This panel explores the heterogeneous socio-ecological effects of the diverse understandings of 'sustainability' underpinning different transition initiatives, and critically asks: Whose green? Who benefits and who suffers from particular framings and associated actions?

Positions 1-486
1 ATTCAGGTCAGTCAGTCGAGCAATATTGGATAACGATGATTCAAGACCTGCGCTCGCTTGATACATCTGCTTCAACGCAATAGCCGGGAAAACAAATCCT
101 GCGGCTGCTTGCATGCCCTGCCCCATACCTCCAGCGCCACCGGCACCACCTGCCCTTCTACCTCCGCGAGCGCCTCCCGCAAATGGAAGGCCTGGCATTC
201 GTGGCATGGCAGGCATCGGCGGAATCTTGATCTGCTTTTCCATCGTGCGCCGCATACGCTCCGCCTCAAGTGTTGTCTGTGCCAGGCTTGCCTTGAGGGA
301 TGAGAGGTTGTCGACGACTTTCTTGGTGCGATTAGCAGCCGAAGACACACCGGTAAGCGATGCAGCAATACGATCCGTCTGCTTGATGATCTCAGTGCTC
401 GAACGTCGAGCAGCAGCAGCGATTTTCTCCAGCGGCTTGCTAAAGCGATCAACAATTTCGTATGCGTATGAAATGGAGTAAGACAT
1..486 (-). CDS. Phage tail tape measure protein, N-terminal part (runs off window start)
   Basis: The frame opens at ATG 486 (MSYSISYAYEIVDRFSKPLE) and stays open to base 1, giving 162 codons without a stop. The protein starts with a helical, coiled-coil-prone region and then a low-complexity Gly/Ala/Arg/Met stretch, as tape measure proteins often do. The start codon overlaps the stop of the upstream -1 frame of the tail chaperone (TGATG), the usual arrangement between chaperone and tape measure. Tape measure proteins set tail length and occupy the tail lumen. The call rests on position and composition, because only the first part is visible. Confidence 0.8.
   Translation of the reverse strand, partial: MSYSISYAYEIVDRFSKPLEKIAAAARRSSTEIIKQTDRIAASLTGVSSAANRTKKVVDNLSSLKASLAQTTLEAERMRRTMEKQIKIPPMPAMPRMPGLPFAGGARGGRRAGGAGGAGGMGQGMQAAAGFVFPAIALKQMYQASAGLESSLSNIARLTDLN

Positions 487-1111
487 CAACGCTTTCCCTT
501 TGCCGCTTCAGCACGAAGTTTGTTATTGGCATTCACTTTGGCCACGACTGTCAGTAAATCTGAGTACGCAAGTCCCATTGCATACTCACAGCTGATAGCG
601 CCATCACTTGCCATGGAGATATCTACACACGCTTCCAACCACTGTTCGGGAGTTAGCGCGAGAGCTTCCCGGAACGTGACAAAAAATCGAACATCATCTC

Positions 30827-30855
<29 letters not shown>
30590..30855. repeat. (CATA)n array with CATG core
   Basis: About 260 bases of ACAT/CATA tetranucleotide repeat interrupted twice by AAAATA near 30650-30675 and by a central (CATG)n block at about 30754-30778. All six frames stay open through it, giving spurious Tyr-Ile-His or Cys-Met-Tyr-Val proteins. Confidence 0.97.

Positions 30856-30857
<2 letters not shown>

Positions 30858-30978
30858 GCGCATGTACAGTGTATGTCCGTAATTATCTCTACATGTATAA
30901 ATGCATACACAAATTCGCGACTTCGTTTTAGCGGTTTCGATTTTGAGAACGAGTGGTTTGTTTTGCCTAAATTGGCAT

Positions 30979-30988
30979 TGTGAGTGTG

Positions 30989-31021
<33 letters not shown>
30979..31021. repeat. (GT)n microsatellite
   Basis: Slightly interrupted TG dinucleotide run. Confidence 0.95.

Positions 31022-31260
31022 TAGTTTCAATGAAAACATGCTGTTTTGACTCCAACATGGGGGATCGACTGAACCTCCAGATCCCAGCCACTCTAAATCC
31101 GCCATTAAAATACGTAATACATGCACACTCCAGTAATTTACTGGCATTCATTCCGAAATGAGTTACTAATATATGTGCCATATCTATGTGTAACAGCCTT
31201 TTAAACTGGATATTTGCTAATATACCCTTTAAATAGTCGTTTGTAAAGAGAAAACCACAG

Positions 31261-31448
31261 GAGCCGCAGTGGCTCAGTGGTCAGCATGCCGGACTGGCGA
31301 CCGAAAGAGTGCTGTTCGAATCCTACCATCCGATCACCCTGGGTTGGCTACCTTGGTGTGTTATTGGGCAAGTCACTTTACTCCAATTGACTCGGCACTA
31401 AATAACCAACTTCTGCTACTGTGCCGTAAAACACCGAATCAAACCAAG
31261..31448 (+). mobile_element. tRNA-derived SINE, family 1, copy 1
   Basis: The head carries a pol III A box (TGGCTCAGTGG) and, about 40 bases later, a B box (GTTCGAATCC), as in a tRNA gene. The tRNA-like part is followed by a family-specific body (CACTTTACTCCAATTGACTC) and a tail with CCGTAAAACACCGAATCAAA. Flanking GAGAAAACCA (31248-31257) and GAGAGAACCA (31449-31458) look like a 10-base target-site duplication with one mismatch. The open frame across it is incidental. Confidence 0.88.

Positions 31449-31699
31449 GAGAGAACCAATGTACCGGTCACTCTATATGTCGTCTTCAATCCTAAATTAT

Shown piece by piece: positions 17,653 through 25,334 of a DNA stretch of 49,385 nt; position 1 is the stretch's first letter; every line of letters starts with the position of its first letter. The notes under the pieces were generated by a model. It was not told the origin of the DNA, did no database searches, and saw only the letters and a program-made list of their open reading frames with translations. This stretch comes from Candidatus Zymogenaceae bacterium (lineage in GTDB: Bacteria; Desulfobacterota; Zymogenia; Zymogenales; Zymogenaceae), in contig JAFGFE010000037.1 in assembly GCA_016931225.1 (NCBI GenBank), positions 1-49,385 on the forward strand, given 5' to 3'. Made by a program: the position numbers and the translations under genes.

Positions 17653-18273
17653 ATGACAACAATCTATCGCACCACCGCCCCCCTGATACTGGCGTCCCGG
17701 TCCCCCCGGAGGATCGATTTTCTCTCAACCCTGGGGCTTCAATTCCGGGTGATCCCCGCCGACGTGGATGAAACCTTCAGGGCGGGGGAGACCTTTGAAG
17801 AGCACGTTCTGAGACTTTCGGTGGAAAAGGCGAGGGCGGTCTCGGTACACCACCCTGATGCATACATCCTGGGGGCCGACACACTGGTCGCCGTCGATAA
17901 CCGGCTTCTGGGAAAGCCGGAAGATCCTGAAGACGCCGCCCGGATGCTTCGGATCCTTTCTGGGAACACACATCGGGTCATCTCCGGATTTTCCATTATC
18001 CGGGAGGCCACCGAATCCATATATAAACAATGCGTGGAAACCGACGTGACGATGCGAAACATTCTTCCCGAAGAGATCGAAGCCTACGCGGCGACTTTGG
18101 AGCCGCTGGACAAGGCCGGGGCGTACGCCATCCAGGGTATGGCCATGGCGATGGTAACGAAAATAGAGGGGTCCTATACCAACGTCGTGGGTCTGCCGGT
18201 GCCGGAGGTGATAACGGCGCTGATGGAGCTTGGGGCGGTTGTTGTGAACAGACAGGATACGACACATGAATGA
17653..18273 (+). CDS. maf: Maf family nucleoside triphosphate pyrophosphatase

The growth of the technosphere, climate crises, shifting species distribution and other phenomena contribute to increasingly dramatic socio-ecological changes across the planet, impacting livelihoods and indeed survival opportunities. These changes are experienced and imagined by a variety of actors, in a variety of ways, leading to a variety of different responses. Whether top-down or bottom-up, initiatives for transitions to 'sustainability' are multiplying. From 'green economy' strategies and high-tech fixes to grassroots initiatives and social movements, envisioned sustainability transitions and the actions taken to bring these about take on a variety of forms, at different scales, and all over the world: offshore wind farms, biorefineries, carbon markets, geoengineering, tax advantages for electric cars, photovoltaic roof tiles, guerrilla gardening, ecosystem restoration camps, permaculture conventions, off-grid communities, indigenous uprisings, to name but a few. These different initiatives embody conflicting visions of a 'green' future and the pathways to get there. This panel explores the heterogeneous socio-ecological effects of the diverse understandings of 'sustainability' underpinning different transition initiatives, and critically asks: Whose green? Who benefits and who suffers from particular framings and associated actions? How are relations of power (gender, race, class and entangled inequalities) reconfigured by green transitions? What kinds of more-than-human relations are fostered or undermined? Which particular values orient any given transition initiative and its version of sustainability? We especially invite papers which address the contribution anthropology can make to a better understanding of the dynamics and politics of contemporary systemic transition.